Lynn Johnson - The Food and Lifestyle Connection to Mental Illness
- What is right about psychotherapy
- Where psychotherapy may be failing
- Client status
- Simple ways to improve outcomes
- If-then intentional statements and therapeutic success
INFLAMMATION AND MENTAL HEALTH
- Germs, genes, and grief: inflammation and depression
- The vital role of pro-inflammatory and anti-inflammatory factors in mental health
- Is cleanliness next to craziness?
- Weight, inflammation, and depression
- Childhood trauma and lifetime inflammation risks
- How this information changes diagnosis; what alternatives exist for the DSM-5®
LIFESTYLES OF THE HEALTHY AND HAPPY: THERAPEUTIC LIFESTYLE INTERVENTIONS
- Food as a therapeutic intervention
- Diets that heal: Mediterranean, DASH, and MIND diets
- The quasi-vegetarian diet: It is the optimal eating plan?
- Vegan pros and cons
- What is the microbiome and how can it change your client’s emotional life
- How these diets reduce dementia
- How counselors can appropriately coach eating patterns that support mental health within their
- scope of practice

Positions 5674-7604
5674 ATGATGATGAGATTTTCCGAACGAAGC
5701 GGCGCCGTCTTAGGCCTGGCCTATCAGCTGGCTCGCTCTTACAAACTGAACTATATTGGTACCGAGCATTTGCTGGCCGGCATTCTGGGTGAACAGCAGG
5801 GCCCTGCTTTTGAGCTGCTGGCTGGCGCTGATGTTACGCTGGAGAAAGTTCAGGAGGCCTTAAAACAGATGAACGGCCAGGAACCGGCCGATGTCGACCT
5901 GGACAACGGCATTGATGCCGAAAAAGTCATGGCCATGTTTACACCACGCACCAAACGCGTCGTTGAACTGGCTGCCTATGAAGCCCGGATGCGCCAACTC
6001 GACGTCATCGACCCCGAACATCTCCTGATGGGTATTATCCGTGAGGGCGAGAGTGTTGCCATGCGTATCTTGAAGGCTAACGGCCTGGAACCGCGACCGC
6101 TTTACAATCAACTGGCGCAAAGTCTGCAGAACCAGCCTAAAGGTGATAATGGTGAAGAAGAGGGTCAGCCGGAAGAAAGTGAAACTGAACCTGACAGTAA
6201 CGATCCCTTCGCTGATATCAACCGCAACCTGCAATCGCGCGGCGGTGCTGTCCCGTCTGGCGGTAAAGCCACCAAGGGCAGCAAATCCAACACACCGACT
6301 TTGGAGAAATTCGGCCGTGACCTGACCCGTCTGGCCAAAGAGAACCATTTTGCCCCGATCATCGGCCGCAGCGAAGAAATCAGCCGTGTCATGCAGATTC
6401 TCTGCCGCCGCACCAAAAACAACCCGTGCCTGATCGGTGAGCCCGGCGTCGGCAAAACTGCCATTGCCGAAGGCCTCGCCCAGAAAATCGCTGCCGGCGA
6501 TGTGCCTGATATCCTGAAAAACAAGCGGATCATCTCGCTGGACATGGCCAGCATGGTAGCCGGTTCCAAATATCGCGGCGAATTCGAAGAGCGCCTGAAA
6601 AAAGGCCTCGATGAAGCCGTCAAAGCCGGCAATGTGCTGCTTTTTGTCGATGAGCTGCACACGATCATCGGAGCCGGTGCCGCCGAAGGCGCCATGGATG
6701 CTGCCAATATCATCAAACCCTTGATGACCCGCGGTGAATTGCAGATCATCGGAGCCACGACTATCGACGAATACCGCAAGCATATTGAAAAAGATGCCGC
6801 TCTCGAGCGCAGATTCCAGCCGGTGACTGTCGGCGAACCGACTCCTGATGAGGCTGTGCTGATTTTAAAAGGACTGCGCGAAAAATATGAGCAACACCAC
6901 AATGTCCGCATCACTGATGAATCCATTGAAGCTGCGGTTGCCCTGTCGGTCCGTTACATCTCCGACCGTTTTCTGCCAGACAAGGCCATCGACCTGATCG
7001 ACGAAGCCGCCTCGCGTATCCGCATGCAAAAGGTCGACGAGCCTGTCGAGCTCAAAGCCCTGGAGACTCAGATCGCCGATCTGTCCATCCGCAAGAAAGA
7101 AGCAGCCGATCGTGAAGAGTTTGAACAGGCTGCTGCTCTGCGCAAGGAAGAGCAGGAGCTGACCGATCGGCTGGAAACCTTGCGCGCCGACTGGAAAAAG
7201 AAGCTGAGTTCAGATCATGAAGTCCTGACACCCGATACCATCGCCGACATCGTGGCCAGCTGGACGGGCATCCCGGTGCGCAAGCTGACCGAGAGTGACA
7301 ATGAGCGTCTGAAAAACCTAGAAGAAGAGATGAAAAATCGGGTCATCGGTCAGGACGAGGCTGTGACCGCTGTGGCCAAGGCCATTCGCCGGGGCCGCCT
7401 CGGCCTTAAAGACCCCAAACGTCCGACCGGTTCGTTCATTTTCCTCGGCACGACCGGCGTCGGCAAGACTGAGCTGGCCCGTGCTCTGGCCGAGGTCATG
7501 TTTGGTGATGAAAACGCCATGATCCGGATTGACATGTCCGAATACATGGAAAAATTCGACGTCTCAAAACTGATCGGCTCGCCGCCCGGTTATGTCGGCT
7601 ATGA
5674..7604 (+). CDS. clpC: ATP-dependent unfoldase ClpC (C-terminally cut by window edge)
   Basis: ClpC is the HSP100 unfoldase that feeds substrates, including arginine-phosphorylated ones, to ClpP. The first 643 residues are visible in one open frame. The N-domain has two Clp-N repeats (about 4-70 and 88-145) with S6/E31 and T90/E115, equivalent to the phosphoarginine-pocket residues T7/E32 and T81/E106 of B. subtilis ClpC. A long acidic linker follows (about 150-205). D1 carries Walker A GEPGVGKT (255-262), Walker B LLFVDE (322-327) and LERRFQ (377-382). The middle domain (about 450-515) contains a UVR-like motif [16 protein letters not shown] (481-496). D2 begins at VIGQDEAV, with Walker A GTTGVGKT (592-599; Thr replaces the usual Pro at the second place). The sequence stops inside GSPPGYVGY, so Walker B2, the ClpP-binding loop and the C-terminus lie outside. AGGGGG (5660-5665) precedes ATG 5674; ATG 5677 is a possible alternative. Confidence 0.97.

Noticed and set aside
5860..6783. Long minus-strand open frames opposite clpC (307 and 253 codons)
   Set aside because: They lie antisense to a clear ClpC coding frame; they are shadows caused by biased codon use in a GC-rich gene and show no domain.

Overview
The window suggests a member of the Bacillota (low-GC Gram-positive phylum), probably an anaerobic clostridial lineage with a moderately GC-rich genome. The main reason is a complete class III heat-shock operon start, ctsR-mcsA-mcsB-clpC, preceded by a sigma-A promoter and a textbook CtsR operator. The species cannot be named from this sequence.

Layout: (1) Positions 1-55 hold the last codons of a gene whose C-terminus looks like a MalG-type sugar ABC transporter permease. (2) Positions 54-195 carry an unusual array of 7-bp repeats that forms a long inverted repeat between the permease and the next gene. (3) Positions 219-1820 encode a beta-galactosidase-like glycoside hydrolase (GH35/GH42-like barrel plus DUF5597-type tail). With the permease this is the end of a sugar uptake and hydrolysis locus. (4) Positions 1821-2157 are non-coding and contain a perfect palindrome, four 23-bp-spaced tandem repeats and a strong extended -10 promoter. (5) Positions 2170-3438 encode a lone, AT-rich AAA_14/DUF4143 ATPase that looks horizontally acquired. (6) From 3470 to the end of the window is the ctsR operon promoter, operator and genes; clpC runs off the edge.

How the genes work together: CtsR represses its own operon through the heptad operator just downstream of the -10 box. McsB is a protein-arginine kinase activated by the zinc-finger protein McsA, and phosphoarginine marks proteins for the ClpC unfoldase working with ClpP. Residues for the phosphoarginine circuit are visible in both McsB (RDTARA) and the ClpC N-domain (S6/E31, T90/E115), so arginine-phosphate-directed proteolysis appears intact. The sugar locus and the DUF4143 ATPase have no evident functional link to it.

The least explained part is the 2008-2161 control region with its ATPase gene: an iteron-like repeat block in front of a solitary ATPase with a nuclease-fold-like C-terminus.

- How a change of diet actually helps
- Physical activity
- What the research says and what you can actually do
- How mental health professionals can improve the impact of physical activity
- How to get more activity benefit in less time
- Time in nature as a therapeutic intervention
- Social connection as therapy
- Promoting purpose and meaning
- Meditation and inflammation: practical skills for success
- Love as anti-inflammatory and as micro attunements
- How happiness reduces inflammation and promotes healthy lifestyles
COMPLIANCE TECHNIQUES: THE KEY TO SUCCESS
- How can we effectively coach clients towards resiliency?
- Contrast problem talk and change talk
- New tools for self-motivation: If-then intentional planning
- Self-definitions and motivation
- Prediction tasks and adherence
- Family therapy as a compliance tool
Would you like to receive Lynn Johnson - The Food and Lifestyle Connection to Mental Illness ?
You may be missing something; and the research proves it!
A new way of looking at mental illness is emerging. Instead of thinking of emotional disorders as a brain disorder, we now know they are body-and-brain. The rising rates of mental illness may be partly explained by society’s shift to fast and convenience foods, and research is showing how much nutrition, and ultimately inflammation, affects our emotional health. The effect is so strong that many researchers now look at depression primarily as an inflammatory illness. Anxiety, ADHD, and autism all show clear evidence that food plays a key role.
This course explains the research behind nutrition and mental health and equips you with the practical tools and interventions to apply immediately to improve the overall health of your client.